Look around you. Seriously, do it right now. Everything you see was moved by a truck driver at some point. Your food. Your clothes. The wallpaper. The carpet. The materials that make up the room you are sitting in. That fake tree over there. Even the real ones lining the boulevard outside. The drapes. Your car. Everything. It was all moved somewhere for your convenience by truck drivers. How many trucks are out there on the road doing this? Hundreds? Thousands? Try 15.5 million.[1] Here's a quote from one statistic site:

A typical tractor-trailer raises about $40,000 a year in federal/provincial taxes and fees.Trucks make "just-in-time" delivery possible - no other mode of delivery can match the service provided by the trucking industry. Over 269,000 commercial trucks cross the Manitoba-US border each year. In 1998, $6.06 billion of Manitoba's exports are to the United States. In 1998, $7.45 billion of Manitoba's imports are from the United States. 80% of Manitoba's merchandise trade with the United States is shipped by truck.Canada and the United States trade $300 billion in goods and services every year. More than 66% of the goods travel by truck.Each year trucks cross the Canada-US border over 10 million times. (that's one trip every three seconds).For-hire trucking directly and indirectly contributes $890 million of Manitoba's GDP.

Also, the trucking industry accounts for 12.8% of all the fuel purchased in the U.S. That means 12.8% of the fuel industry's income is guaranteed. America can't operate without it. Right now our economy is hurting. People are buying less. Things are being shipped less. And shipping is becoming more expensive. Why? In 2002 the average price for fuel was $1.26 per gallon. By 2004, two years later, it was still only $1.58 per gallon.[3] The next year, 2005, Diesel fuel shot up to $3.15 per gallon. [3] It more that doubled in less than 1 year. Each penny increase in diesel costs the trucking industry $381 million over a full year. [4]Here's another interesting statistic: on average, every time oil prices go up 10 percent, 150,000 Americans lose their jobs. [5] Prices are still high and going higher. The average profit margin for the trucking industry is 4.8% [6] while the average profit margin for the oil industry is 8.2% [7] Trucking is the foundation for America's economy. The industry provides over 9 million jobs [8] and makes even more possible by moving needed goods and materials across the country. About 88% of Truckers and warehouse workers are non-union. About 10% of all truckers are independent or "Owner Operators." The rising fuel prices are especially hurting these guys. How can self employed workers unite to create better working conditions? Something, either alternative fuel or energy, or controls on oil companies price increases, I don't really know, but something has got to give. Maybe biodiesel is the answer? At the moment biodiesel is not significantly cheaper than petrodiesel but a more widespread use of biodiesel would certainly lower the demand for petrodiesel. Also, owner-operators could conceivably produce their own - the only problem being the extremely large quantity they would need to produce, and having it available where they needed it when they needed it. It seems to me, the only thing that can really save independent drivers is for them to unite and work together for a solution. I think biodiesel has a lot of potential for being that solution but truckers would need to unite and work together to make it happen. Until then, I would encourage biodiesel sellers to target independent truck drivers as potential customers and encourage independant drivers to use it over petrodiesel whenever possible. Thus endeth my political rant.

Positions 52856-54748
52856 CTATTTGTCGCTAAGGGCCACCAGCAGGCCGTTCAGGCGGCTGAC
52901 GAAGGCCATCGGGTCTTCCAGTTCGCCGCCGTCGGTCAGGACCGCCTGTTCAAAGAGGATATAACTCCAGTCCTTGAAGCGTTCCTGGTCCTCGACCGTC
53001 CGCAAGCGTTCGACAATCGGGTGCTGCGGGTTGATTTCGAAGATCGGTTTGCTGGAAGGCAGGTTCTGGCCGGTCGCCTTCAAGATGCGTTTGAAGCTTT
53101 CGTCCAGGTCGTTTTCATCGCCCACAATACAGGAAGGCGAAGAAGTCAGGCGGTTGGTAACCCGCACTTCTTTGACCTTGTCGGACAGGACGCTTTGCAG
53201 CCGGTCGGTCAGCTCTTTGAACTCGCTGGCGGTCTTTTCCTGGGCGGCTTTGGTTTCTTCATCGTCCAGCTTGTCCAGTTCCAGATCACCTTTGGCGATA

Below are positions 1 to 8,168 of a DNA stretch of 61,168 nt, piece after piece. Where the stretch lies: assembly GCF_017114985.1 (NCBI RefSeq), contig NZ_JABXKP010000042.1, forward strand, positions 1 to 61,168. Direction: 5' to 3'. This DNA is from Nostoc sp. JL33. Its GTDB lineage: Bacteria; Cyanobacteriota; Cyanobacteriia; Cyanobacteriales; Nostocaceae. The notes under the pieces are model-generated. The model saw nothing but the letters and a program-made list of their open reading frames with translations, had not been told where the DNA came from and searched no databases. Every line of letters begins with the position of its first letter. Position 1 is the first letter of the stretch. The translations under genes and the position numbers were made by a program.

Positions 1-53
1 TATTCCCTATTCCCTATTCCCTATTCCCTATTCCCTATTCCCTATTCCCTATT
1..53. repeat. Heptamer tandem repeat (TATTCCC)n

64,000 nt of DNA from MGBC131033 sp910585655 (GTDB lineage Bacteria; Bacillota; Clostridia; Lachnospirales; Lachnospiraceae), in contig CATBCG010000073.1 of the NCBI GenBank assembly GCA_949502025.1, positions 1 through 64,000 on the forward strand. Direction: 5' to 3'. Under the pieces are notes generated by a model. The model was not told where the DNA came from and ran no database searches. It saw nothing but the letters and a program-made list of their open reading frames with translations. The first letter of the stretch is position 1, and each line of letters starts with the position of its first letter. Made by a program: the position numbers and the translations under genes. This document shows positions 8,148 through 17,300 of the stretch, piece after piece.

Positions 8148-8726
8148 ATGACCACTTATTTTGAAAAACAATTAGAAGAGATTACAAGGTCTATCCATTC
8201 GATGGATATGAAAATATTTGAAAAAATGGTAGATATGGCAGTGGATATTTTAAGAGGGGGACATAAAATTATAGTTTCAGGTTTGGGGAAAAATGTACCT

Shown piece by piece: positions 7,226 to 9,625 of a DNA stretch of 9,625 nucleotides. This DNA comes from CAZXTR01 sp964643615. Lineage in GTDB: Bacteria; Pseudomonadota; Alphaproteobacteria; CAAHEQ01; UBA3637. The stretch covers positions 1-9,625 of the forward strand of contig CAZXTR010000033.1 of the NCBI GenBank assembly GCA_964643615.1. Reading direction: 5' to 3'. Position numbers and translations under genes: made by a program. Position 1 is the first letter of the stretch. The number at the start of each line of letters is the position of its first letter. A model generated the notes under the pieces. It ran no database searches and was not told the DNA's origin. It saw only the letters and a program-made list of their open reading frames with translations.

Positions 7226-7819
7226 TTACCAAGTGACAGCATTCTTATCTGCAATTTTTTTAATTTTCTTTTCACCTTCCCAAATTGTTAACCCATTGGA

Just to make things more complicated, there is a serious drawback to biodiesel when it comes to environmental effects and third-world living conditions. Though I still support biodiesel, I think it is important to be aware of these issues and try to work for solutions to these problems as we further develop methods of biodiesel use and production. For details, see this article: